Crime Library: Criminal Minds and Methods

Child Sex Offenders

"There's No Cure"

Patch: Colorado Department of Corrections
Patch: Colorado Department of Corrections

David Bell, a former deputy sheriff in Ohio, served nine years as a case manager for the Colorado Department of Corrections, and he saw his share of sex offenders. "They're like alcoholics," he says. "There's no cure." He estimated the recidivism rate at 85% and said that most child sex offenders that he saw had been sexually abused or assaulted as children — and, in fact, they often assaulted victims at the age at which they themselves had been subjected to abuse. Bell understood the high burnout rate of the prison sex counselors, because they saw plenty of deception and little success. "The offenders do what they're expected to do," Bell stated, "just so they could be freed. Then they go out and do it again. They offend because they want to, but most will say that their victims wanted it.  They don't experience guilt." He also noticed that, along with such rationalizations, offenders tended to distance themselves from their crimes. "They'll say 'this occurred' not 'I did it.' They don't take responsibility." 

Dr. Stanton E. Samenow
Dr. Stanton E. Samenow

Dr. Stanton E. Samenow, an authority on the criminal personality and a former member of Reagan's task force on crime victims, believes that a criminal's way of thinking is vastly different from that of responsible people and that their "errors of logic" derive from a pattern of behavior that begins in childhood. Criminals, he says, choose crime by developing a preference for the role of a victimizer, yet assigning the blame for their behavior to others. Thus, they gain no insight into their intentions. They devalue people and exploit others insofar as those others can be manipulated toward ends to which the criminals feel entitled. They act inappropriately because they don't think correctly.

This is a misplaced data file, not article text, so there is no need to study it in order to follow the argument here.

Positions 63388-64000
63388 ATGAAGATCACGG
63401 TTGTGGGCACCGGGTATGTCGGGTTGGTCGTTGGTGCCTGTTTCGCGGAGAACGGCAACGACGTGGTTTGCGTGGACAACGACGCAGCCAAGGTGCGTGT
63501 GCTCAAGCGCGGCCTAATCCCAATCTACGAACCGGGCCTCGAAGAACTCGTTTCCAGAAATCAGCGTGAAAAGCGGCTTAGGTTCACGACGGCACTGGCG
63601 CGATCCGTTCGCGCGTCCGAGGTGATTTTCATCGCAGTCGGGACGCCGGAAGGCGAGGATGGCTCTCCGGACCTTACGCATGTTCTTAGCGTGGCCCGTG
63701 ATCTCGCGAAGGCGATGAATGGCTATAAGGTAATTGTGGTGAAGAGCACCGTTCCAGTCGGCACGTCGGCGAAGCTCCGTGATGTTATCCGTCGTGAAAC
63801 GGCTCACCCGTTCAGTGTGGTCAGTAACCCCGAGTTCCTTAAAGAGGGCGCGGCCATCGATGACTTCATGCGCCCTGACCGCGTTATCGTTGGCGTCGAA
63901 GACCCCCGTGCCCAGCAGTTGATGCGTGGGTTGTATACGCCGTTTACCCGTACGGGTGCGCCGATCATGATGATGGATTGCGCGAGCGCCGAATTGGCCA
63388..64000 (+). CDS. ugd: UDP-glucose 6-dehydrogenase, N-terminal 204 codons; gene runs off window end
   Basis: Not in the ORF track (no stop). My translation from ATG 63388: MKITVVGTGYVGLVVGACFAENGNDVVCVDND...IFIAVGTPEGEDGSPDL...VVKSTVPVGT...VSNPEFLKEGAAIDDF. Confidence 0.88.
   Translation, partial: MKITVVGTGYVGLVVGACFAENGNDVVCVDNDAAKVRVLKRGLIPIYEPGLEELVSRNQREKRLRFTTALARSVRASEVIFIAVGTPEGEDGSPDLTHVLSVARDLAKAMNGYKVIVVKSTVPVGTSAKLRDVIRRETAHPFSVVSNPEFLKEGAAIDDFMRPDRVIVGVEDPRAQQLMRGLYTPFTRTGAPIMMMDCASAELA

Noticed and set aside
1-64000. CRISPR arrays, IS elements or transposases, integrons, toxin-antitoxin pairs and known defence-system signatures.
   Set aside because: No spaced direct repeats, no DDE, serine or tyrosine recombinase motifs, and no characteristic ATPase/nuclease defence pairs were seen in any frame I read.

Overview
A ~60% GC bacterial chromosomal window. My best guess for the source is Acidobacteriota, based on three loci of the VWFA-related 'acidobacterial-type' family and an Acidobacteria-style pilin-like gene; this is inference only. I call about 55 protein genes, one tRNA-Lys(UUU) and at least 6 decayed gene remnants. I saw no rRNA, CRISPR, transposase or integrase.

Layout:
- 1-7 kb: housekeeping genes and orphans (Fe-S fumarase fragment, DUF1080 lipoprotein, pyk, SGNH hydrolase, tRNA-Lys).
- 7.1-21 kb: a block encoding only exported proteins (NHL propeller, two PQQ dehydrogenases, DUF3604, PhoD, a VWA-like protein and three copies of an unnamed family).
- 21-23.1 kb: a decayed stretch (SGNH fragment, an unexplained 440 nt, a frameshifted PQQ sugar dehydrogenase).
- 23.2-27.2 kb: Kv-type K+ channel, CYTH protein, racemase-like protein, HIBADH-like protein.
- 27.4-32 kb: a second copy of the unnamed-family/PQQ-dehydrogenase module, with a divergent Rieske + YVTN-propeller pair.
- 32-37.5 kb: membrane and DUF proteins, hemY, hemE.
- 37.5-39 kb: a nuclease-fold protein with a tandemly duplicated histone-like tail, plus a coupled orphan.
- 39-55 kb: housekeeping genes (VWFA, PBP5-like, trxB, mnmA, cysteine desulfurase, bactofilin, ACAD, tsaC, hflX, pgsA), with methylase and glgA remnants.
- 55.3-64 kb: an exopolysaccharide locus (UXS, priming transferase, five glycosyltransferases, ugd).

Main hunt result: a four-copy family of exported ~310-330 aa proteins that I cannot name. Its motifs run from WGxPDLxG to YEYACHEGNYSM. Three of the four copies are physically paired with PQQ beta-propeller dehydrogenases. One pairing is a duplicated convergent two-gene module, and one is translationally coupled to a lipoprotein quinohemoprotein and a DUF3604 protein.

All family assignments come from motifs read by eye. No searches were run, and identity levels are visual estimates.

Book cover: Understanding Attachment
Book cover: Understanding
Attachment

Psychologist Jean Mercer adds to this in Understanding Attachment, where she writes about the early development of emotional disturbance. "When attachment experiences are poor," she states, "individuals' working models of relationships seem to develop along distorted lines." If primary relationships with parents or caretakers are difficult or unsafe, the beliefs that a child develops about those relationships will be "problematic." Mercer says that these children start on a life trajectory that has fewer opportunities to revise and reverse their negative expectations. She does point out that aggression is not a major feature of attachment disorders, but if the child is subjected repeatedly to abuse, there's little doubt that his or her beliefs about both sex and relationships will be distorted. And no all child abusers act aggressively. Inappropriate kissing, touching or fondling constitute abuse as well.

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